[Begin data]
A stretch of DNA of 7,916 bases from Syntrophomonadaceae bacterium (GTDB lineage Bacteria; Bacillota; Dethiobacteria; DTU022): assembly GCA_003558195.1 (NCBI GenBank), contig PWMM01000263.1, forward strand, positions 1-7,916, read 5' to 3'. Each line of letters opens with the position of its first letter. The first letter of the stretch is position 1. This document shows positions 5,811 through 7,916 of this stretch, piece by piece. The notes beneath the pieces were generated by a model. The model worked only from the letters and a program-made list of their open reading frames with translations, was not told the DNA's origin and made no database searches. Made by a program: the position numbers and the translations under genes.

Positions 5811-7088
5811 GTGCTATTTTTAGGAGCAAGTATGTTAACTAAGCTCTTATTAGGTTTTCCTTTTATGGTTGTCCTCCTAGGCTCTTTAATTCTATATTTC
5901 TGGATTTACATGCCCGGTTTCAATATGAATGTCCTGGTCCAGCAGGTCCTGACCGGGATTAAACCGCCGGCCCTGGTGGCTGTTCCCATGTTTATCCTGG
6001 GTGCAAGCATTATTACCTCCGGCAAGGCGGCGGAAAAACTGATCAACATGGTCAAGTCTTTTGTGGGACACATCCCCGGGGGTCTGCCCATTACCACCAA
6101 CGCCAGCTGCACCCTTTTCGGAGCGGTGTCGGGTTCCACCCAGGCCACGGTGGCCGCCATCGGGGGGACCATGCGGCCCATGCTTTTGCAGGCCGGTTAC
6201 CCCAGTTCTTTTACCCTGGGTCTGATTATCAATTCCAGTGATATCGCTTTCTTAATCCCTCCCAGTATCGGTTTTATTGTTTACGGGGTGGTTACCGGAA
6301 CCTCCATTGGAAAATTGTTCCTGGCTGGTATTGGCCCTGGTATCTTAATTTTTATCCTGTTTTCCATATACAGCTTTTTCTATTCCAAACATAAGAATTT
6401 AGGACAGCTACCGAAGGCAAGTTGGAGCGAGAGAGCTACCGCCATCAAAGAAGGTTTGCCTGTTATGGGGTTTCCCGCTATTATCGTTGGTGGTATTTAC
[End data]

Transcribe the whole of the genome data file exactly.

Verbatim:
A stretch of DNA of 7,916 bases from Syntrophomonadaceae bacterium (GTDB lineage Bacteria; Bacillota; Dethiobacteria; DTU022): assembly GCA_003558195.1 (NCBI GenBank), contig PWMM01000263.1, forward strand, positions 1-7,916, read 5' to 3'. Each line of letters opens with the position of its first letter. The first letter of the stretch is position 1. This document shows positions 5,811 through 7,916 of this stretch, piece by piece. The notes beneath the pieces were generated by a model. The model worked only from the letters and a program-made list of their open reading frames with translations, was not told the DNA's origin and made no database searches. Made by a program: the position numbers and the translations under genes.

Positions 5811-7088
5811 GTGCTATTTTTAGGAGCAAGTATGTTAACTAAGCTCTTATTAGGTTTTCCTTTTATGGTTGTCCTCCTAGGCTCTTTAATTCTATATTTC
5901 TGGATTTACATGCCCGGTTTCAATATGAATGTCCTGGTCCAGCAGGTCCTGACCGGGATTAAACCGCCGGCCCTGGTGGCTGTTCCCATGTTTATCCTGG
6001 GTGCAAGCATTATTACCTCCGGCAAGGCGGCGGAAAAACTGATCAACATGGTCAAGTCTTTTGTGGGACACATCCCCGGGGGTCTGCCCATTACCACCAA
6101 CGCCAGCTGCACCCTTTTCGGAGCGGTGTCGGGTTCCACCCAGGCCACGGTGGCCGCCATCGGGGGGACCATGCGGCCCATGCTTTTGCAGGCCGGTTAC
6201 CCCAGTTCTTTTACCCTGGGTCTGATTATCAATTCCAGTGATATCGCTTTCTTAATCCCTCCCAGTATCGGTTTTATTGTTTACGGGGTGGTTACCGGAA
6301 CCTCCATTGGAAAATTGTTCCTGGCTGGTATTGGCCCTGGTATCTTAATTTTTATCCTGTTTTCCATATACAGCTTTTTCTATTCCAAACATAAGAATTT
6401 AGGACAGCTACCGAAGGCAAGTTGGAGCGAGAGAGCTACCGCCATCAAAGAAGGTTTGCCTGTTATGGGGTTTCCCGCTATTATCGTTGGTGGTATTTAC